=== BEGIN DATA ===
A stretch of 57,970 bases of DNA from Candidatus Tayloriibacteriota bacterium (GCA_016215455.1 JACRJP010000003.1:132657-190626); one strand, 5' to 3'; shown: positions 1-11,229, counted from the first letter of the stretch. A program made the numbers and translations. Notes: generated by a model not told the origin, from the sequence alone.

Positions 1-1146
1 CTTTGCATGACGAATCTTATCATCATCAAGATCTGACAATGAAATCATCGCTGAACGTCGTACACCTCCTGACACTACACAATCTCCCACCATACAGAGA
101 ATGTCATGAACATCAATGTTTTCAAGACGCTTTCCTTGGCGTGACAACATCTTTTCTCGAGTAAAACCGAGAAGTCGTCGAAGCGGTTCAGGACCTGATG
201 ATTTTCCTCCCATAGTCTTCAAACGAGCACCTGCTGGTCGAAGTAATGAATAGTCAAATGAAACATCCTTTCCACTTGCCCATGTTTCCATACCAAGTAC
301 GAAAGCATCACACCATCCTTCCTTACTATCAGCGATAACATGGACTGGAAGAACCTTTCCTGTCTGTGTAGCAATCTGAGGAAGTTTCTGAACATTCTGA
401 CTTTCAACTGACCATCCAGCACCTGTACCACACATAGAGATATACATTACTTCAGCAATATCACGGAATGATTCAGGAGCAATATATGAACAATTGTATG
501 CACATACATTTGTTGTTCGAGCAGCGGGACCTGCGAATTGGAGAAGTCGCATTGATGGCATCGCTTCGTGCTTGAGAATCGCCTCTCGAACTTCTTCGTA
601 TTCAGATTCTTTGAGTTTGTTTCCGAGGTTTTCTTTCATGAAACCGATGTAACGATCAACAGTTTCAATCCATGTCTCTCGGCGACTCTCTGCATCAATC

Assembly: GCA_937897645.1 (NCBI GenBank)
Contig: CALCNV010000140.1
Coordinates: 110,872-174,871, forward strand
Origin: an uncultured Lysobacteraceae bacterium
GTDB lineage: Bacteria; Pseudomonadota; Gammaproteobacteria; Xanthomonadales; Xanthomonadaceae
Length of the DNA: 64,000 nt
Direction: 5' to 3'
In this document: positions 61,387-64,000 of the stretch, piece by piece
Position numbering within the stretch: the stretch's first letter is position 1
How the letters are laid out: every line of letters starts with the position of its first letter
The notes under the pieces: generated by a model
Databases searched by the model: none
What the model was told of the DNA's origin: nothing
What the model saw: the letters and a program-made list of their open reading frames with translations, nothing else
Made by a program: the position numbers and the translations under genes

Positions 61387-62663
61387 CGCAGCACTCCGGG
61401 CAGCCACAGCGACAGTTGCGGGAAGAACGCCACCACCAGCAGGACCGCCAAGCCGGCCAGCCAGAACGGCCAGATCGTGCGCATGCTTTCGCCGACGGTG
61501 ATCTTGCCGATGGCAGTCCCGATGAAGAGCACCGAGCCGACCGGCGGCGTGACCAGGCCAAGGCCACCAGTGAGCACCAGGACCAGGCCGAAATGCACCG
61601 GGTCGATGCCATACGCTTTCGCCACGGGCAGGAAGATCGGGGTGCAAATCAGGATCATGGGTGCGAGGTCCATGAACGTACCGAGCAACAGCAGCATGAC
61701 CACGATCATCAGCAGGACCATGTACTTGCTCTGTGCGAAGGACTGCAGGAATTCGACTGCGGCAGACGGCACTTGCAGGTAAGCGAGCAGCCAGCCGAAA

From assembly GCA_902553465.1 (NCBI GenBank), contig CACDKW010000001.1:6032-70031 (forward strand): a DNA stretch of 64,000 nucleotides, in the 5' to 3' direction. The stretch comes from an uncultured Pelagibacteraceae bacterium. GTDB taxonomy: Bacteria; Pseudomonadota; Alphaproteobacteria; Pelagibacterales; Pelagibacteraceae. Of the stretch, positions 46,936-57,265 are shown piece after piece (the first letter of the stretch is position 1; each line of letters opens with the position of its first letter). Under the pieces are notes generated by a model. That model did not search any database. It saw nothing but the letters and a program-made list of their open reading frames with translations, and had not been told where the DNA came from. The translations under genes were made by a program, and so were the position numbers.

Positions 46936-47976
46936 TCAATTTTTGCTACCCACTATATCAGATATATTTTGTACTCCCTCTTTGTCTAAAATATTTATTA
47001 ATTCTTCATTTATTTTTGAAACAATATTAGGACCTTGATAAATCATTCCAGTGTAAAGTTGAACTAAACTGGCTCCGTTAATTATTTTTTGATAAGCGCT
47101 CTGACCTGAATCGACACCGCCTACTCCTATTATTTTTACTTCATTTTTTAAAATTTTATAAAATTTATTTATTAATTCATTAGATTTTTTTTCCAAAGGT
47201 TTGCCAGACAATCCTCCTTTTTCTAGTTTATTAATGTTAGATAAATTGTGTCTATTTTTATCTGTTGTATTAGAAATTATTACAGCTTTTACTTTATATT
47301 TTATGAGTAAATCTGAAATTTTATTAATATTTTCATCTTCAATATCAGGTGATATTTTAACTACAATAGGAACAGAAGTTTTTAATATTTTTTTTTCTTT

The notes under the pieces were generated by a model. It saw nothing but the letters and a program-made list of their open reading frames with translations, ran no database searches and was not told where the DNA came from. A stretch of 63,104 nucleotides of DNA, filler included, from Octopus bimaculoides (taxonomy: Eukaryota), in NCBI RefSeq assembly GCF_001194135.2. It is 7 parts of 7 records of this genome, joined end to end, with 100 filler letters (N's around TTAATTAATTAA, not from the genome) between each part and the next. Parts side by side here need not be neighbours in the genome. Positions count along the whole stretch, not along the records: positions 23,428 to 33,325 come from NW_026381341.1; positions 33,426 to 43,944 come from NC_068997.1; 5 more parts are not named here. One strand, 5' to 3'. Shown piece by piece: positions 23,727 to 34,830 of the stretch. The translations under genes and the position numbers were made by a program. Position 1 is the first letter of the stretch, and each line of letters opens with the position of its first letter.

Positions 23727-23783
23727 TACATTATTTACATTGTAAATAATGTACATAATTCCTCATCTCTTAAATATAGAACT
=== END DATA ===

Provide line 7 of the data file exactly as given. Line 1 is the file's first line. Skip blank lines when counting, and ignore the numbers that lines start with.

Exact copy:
401 CTTTCAACTGACCATCCAGCACCTGTACCACACATAGAGATATACATTACTTCAGCAATATCACGGAATGATTCAGGAGCAATATATGAACAATTGTATG